Tuesday, November 17, 2015
“Consider the ravens: They do not sow or reap, they have no storeroom or barn; yet God feeds them. And how much more valuable you are than birds!” (Luke 12:24, NIV 2011).
I was seeing patients in my exam room when one of my partners came over and told me that an old patient of mine would like to see me. I had moved away some years ago for professional reasons and left Sharon in my partner’s care. Sharon had been one of the few who had been cured of widely metastatic breast cancer when I treated her with high dose chemotherapy and autologous marrow transplant, a treatment that is no longer accepted as being effective in breast cancer patients. She was delighted to see me, and I her. She asked that my partner’s nurse take a picture of the three of us. As we stood together for the picture, Sharon said to both of us, “I owe you my life.” My partner nodded toward me and said, “You owe him your life,” and then corrected himself, “No, you owe the One above for your life.”
One of the real holdouts of sin in my life is my desire to influence people, to be important in their lives, in good ways. There is much love involved in these influential actions but underlying it all is a core of self-centeredness.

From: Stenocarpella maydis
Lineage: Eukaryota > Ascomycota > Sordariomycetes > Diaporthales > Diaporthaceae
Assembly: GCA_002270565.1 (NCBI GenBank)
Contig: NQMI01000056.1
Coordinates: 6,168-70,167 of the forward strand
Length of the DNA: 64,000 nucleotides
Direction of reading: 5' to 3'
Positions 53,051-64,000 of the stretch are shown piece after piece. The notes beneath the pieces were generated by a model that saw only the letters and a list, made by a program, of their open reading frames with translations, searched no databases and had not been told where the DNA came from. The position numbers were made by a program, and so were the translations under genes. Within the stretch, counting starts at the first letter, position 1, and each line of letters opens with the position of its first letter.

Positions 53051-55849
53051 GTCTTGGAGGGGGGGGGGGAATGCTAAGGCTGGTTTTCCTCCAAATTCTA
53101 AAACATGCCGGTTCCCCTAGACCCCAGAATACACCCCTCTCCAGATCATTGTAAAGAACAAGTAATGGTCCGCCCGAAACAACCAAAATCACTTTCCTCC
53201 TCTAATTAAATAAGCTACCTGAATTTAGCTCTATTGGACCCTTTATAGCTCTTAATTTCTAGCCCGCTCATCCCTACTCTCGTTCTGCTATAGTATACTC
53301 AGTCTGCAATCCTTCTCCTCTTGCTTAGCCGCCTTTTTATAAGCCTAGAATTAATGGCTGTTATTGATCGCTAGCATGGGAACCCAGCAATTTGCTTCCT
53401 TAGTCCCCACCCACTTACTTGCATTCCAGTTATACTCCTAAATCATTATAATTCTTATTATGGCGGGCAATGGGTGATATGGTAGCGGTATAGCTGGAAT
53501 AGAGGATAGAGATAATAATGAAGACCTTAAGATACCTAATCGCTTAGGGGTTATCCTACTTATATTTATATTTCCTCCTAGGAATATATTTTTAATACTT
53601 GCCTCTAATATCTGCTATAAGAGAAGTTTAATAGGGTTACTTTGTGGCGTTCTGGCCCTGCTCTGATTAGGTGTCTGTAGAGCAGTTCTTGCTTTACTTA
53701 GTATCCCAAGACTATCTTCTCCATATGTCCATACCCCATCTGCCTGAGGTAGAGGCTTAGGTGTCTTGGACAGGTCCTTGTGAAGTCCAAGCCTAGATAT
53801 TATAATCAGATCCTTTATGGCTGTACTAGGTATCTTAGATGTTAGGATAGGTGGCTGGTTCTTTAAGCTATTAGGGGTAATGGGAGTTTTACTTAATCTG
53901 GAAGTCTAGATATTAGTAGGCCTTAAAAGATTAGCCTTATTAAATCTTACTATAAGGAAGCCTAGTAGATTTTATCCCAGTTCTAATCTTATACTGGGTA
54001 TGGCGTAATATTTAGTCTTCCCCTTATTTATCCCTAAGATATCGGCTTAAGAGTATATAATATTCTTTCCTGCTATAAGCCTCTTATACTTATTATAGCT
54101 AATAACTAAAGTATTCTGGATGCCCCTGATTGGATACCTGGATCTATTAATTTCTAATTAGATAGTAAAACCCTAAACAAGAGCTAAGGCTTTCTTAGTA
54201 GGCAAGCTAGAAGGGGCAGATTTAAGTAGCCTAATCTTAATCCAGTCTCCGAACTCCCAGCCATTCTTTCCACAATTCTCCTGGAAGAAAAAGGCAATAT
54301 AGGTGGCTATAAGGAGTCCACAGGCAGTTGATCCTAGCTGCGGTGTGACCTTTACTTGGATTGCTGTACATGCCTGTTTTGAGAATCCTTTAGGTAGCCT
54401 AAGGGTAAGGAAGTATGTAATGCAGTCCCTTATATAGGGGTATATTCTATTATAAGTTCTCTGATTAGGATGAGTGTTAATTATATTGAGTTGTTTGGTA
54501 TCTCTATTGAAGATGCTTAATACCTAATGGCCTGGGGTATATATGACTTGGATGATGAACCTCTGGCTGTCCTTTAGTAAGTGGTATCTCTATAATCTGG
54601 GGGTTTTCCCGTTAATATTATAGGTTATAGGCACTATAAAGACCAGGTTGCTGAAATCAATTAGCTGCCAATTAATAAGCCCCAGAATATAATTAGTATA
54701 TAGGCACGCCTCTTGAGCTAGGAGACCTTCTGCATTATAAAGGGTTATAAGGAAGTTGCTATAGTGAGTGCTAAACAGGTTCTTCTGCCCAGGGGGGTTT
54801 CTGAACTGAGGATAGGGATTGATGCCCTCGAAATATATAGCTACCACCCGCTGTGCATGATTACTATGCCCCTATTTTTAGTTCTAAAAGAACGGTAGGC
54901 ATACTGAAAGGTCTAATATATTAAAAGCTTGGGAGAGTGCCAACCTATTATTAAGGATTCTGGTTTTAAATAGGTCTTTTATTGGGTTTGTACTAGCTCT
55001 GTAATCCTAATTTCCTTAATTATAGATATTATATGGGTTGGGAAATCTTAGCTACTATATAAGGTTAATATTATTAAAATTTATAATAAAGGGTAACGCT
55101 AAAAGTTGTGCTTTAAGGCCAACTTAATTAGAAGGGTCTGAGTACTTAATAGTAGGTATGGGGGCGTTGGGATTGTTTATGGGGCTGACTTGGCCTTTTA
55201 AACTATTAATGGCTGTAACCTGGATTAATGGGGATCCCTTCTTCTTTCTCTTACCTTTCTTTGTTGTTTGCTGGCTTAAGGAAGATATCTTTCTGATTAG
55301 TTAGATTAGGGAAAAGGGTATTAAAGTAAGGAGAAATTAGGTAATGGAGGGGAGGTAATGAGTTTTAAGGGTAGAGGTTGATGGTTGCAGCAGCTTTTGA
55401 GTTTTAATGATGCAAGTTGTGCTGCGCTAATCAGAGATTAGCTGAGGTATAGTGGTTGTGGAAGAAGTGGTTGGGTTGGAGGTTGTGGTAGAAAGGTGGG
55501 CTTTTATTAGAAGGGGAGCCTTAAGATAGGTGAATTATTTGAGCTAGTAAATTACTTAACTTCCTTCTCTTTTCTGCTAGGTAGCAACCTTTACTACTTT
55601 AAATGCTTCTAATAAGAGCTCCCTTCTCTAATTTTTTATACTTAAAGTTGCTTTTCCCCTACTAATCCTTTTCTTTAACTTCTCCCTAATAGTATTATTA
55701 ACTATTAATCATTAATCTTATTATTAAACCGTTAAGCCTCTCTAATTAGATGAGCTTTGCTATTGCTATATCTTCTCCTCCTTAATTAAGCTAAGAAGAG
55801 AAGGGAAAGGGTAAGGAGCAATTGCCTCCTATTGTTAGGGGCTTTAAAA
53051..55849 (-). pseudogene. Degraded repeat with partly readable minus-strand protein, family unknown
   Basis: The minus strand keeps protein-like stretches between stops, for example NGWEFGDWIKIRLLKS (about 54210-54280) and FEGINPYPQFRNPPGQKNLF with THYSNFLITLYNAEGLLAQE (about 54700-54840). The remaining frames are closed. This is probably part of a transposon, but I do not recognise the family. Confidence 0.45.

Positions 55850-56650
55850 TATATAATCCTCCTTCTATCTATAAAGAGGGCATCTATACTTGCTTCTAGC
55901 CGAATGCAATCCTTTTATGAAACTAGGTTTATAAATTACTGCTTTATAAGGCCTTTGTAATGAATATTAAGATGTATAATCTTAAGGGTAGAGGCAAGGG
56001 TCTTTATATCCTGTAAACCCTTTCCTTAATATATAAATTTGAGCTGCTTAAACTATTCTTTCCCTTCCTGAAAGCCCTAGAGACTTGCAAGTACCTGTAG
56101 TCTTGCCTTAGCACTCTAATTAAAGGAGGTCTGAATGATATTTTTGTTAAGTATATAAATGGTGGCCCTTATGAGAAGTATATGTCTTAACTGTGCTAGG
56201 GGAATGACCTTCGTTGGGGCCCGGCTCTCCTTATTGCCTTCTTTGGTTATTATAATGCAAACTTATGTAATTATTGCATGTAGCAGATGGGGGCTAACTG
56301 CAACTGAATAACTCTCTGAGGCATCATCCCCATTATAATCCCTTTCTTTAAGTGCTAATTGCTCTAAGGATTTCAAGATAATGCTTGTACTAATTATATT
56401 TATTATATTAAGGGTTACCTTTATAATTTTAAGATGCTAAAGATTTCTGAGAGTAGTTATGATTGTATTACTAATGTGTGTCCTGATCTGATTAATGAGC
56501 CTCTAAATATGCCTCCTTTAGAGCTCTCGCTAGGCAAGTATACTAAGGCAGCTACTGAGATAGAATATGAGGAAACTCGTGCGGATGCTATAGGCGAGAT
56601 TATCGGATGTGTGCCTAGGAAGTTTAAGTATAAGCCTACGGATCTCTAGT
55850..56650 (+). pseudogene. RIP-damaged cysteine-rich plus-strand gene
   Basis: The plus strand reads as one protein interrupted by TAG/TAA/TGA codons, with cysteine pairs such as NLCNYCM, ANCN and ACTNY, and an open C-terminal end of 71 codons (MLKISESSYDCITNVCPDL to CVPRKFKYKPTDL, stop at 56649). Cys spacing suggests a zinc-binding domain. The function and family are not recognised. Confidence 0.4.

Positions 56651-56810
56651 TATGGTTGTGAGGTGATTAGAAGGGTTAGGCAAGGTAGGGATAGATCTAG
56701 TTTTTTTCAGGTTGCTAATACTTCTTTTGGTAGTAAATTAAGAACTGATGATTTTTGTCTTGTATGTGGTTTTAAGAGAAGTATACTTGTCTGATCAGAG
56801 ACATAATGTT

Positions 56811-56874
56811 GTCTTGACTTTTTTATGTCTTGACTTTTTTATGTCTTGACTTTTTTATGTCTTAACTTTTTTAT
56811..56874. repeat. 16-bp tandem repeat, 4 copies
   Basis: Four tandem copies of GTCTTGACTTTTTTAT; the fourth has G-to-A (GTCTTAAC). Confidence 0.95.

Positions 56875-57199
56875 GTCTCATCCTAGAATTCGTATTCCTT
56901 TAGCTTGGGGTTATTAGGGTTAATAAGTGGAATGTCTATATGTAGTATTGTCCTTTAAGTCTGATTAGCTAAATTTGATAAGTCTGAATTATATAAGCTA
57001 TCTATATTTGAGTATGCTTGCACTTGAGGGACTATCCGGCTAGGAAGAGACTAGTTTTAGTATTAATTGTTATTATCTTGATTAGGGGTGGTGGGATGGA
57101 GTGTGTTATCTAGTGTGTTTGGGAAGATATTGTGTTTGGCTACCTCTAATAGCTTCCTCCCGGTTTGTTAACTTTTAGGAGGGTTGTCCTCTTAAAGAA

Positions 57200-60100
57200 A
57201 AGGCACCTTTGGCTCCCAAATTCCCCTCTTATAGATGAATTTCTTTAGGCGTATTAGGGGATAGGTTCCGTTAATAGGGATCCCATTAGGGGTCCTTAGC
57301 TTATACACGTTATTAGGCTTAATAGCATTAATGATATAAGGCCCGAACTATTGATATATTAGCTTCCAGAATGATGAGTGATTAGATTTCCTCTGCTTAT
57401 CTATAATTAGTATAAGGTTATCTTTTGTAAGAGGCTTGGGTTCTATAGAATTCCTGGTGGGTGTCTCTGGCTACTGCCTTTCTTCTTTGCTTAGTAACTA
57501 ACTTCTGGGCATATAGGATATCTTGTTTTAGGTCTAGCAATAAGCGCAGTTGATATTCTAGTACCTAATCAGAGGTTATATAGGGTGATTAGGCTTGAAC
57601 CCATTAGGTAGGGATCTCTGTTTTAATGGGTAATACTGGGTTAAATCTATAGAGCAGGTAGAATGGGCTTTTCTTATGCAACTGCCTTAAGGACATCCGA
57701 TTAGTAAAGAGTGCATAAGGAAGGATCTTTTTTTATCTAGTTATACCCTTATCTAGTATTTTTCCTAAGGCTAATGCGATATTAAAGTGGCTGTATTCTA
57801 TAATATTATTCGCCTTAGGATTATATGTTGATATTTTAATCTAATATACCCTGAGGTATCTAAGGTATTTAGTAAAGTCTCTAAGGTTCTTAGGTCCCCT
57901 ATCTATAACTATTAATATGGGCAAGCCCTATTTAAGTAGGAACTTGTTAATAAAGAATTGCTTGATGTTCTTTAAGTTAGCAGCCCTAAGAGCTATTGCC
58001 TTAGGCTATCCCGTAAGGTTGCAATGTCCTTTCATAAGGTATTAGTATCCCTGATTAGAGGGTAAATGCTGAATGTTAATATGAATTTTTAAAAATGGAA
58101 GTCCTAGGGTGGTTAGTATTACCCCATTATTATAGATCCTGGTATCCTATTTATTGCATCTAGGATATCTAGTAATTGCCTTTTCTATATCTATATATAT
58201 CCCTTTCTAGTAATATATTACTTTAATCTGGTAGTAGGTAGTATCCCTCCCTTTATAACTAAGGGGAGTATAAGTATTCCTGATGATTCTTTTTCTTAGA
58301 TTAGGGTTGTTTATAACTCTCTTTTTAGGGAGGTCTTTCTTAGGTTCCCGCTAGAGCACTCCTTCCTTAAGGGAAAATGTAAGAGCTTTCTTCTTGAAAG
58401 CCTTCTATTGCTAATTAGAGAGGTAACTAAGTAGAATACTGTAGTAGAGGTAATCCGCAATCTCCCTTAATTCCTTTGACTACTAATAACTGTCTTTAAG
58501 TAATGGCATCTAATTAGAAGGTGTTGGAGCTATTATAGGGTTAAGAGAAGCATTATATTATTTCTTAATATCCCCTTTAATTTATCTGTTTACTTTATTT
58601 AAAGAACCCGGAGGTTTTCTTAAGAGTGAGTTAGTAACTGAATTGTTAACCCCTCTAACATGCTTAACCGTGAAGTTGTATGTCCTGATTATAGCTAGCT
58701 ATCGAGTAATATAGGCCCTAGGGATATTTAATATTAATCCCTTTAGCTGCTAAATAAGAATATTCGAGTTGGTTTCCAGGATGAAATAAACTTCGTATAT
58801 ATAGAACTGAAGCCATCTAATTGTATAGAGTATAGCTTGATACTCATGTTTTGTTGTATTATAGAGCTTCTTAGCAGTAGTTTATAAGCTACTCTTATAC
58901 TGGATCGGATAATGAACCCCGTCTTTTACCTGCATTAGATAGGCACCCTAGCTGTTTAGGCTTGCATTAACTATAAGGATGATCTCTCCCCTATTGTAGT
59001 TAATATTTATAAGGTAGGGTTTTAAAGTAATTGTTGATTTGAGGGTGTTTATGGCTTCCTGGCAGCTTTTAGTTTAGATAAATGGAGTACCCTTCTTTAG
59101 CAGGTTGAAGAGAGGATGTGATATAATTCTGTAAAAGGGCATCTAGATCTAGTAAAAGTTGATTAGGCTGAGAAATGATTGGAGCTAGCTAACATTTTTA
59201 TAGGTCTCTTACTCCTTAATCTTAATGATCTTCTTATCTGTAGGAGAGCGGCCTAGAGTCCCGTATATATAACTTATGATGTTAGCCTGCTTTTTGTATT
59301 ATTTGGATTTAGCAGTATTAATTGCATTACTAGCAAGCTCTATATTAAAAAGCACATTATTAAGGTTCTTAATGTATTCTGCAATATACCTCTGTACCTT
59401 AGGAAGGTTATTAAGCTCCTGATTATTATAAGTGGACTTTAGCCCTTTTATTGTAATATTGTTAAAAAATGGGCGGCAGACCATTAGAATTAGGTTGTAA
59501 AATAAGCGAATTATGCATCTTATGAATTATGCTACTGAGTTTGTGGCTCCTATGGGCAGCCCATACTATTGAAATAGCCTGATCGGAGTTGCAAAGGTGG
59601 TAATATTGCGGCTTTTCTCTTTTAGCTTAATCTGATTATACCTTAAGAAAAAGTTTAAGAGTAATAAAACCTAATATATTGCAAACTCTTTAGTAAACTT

And it’s not just simply pride. My desire to influence people is not so much that they might be pleased with me but that I might be pleased with myself. Almost always, I seek good for those I want to influence without needing their praise. It is not pride that moves me toward influence but a desire for personal value. I want to know that I am of use in this life to God and humanity.
For me, this need to know is wrong. As a follower of Christ, my supposition that I influence lives for good takes the glory from God who produces the good through me. I am stealing His glory when I seek to be the one of influence. And, as a side effect, this desire for value lets envy sneak into my life as I see others doing great things. It diminishes my ability to rejoice with them in God’s great work through their lives.
This is sin and this is foolish.
It is a sin because it is stealing God’s glory, and it is foolish because there is no way I can imagine for myself more value than that which Jesus has already proven to me on the cross. I am reminded again of the deep truth in these words from William Sloan Coffin: “God’s love does not seek value; it creates it. It is not because we have value that we are loved; it is because we are loved that we have value.”
Let me rest in the limitless value you have placed on me through your love.
Posted by Christian Medical & Dental Associations at 8:16 AM